“Green” building is a hot topic for construction professionals, and the coveted LEED certification (Leadership in Energy and Environmental Design) is the gold standard in demonstrating a commitment to environmentally friendly building.
According to the US Green Building Council which developed the LEED system, LEED is “an internationally recognized green building certification system, providing third-party verification that a building or community was designed and built using strategies aimed at improving performance across all the metrics that matter most: energy savings, water efficiency, CO2 emissions reduction, improved indoor environmental quality, and stewardship of resources and sensitivity to their impacts,”
Because LEED certification is relatively new, the legal implications of designing to obtain a specific LEED certification are still being hammered out. Potential risk in designing to a specific LEED standard is the failure of a building, once built, to meet the green criteria it was supposed to meet.
Case in point: Charlotte’s ImagineOn, a Children’s Theatre and Public Library facility. Designed as one of Charlotte’s first LEED buildings, ImaginOn is not meeting the green requirements it was designed to meet. This is due, in large part, to the popularity of the Center, which has led to an increase in operating hours and, of course, associated energy costs.
As noted in the Charlotte Observer, “the episode illustrates gaps between energy-saving potential and actual performance.”
Whether or not the increased hours should be considered as foreseeable, questions remain. Should such a situation be considered a breach of warranty? A changed condition? Or a little of each?
Until these matters get resolved in the Courts, it is wise practice to design with LEED goals but not certification or performance guarantees. All parties should recognize that circumstances may change which will prevent LEED certification or which will in other ways limit or eliminate any energy efficiencies which are anticipated.
Update: For more risks in designing for LEED certification, check out my post: Legal risks in designing a Construction project for LEED certification (take 2)
In a recent Business Court decision, an architecture firm was hit with a $2.3+ million judgment stemming from the design and construction of the kitchen exhaust and HVAC ductwork systems in the Charlotte Bobcats Arena.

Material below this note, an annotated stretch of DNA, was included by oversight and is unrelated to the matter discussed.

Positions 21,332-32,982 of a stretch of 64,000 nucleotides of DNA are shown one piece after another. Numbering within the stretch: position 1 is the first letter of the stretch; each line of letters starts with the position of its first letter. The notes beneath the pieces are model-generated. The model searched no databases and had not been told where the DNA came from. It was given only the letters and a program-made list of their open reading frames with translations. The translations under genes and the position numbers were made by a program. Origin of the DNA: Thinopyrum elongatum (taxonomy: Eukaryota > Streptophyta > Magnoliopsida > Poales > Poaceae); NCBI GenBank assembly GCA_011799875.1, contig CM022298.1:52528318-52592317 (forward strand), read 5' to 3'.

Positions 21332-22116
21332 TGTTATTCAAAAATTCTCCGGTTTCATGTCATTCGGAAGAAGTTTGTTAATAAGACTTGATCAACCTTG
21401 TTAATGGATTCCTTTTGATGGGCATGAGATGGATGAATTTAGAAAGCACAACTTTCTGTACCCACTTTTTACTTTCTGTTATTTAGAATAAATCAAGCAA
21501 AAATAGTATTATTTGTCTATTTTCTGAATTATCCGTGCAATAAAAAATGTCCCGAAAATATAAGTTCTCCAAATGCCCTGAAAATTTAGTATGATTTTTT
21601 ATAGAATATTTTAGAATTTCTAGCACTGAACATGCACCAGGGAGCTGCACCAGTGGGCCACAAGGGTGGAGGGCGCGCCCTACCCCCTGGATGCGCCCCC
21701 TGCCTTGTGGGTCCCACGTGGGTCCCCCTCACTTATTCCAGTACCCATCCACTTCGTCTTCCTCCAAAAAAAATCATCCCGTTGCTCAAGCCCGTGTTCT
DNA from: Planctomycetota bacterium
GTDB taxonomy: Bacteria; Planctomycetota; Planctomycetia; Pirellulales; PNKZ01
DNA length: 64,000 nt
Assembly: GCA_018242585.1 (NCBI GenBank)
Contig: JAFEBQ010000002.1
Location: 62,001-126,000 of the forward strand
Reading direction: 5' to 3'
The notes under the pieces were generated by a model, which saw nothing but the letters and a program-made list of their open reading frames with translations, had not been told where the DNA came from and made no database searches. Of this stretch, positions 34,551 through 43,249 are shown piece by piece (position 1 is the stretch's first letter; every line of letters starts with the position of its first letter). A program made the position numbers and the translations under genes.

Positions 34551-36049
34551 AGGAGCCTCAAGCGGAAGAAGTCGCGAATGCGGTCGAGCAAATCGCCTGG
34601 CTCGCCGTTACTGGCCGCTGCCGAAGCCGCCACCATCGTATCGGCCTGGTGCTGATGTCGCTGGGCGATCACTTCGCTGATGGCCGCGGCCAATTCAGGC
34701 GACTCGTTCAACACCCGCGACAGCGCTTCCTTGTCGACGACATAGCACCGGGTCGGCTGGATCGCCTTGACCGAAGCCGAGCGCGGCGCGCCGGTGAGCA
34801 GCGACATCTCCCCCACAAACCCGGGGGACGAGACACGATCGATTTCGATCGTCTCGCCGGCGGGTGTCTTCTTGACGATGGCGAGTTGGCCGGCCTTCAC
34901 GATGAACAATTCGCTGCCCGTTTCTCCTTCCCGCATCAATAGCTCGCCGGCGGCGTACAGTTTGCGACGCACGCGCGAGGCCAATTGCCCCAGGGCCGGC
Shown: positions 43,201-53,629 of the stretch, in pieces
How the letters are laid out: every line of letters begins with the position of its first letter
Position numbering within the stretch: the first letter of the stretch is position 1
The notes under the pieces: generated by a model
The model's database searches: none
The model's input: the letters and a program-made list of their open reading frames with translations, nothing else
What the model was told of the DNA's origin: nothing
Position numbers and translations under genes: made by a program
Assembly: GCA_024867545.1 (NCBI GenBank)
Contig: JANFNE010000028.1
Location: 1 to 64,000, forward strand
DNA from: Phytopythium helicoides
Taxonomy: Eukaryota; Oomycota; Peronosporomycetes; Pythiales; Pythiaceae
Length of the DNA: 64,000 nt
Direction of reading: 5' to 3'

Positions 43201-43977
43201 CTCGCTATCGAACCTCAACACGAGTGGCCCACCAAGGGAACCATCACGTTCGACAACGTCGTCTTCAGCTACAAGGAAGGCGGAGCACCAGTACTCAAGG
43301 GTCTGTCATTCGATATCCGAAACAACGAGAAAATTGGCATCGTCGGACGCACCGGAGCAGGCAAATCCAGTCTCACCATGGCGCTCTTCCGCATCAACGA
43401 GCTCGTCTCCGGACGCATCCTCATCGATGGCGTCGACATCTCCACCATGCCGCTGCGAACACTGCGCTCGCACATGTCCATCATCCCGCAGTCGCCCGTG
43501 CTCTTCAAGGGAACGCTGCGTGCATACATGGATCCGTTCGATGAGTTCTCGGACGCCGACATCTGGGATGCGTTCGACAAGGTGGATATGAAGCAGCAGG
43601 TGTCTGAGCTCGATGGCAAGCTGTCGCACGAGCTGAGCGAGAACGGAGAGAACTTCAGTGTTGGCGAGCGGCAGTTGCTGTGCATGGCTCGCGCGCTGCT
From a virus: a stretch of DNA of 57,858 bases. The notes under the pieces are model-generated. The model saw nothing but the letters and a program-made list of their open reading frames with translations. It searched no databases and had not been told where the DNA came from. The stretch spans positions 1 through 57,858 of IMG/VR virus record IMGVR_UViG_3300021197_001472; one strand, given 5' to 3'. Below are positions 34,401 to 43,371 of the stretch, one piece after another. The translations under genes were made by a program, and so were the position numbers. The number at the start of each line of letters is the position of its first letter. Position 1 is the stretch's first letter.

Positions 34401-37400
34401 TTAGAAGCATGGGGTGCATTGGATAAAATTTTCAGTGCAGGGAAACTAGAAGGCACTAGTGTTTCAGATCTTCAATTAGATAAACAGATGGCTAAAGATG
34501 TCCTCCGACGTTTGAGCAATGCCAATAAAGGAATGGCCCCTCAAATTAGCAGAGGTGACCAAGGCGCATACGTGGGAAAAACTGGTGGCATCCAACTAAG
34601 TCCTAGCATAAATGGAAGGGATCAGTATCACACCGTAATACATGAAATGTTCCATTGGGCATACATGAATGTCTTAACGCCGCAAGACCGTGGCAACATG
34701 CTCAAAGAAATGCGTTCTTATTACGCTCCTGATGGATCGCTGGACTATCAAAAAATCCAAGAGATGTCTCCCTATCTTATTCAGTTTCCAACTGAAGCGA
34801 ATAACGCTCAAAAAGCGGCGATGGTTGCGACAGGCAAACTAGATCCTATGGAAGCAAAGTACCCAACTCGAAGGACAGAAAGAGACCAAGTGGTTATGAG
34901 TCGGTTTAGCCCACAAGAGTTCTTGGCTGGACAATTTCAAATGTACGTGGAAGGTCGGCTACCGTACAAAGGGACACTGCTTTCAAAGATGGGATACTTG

The project was a “fast track” project, and the architecture firm claimed they were only contracted to provide diagrammatical drawings of the arena’s ductwork system. Subcontractors on the project sued for their cost to perform extra work to remedy alleged design deficiencies. Post-trial relief is currently being sought by the architectural firm (including a motion for judgment notwithstanding the verdict, a new trial, or a new trial on the damages issue).
Whether or not such post-trial motions are granted, however, the case raises the very real issue as to architectural responsibility versus contractor coordination responsibility, especially in fast-track projects. This case highlights the risks to architects in failing to make their responsibilities and contractual limitations explicitly clear to both owners and contractors. The case also highlights the need to explicitly review shop drawings for coordination issues that might be present.
As discussed in my last post, there are exceptions to the economic loss rule which will allow you to recover under for your damages (that is, your “injury”) under a negligence theory, even though you have a contract with the other party which may otherwise limit your recovery.
The four exceptions are:
(1) The injury is to a person or property of someone other than the promisee;
(2) The injury is to property of the promisee other than the property which was the subject of the contract, or was a personal injury to the promisee;
(3) The injury to the property is one in which the promisor is charged by law, as a matter of public policy, with the duty to use care in the safeguarding, as in the case of a common carrier, an innkeeper or other bailee.
(4) The injury was intentional on the part of the promisor, or was a conversion of the property by the promisor.
These are generally called the Ports Authority exceptions to the economic loss rule. Ports Authority v. Fry Roofing Co., 294 N.C. 73, 81, 240 S.E.2d 345 (1978), rejected in part on other grounds, Trustees of Rowan Tech. v. Hammond Assoc., Inc., 313 N.C. 230, 242, 328 S.E.2d 274, 281 (1985).
Be aware that if one of these exceptions does not apply, the economic loss rule may bar any negligence action, including an action for contribution or indemnity.
For example, where the owner sues the general contractor for construction issues, the general contractor cannot bring a contribution or indemnity action against his subcontractors, as there is a contract between them and only contractual remedies will apply. Kaleel Builders, Inc. v. Ashby, 161 N.C.App. 34, 42, 587 S.E.2d 470, 476 (2003).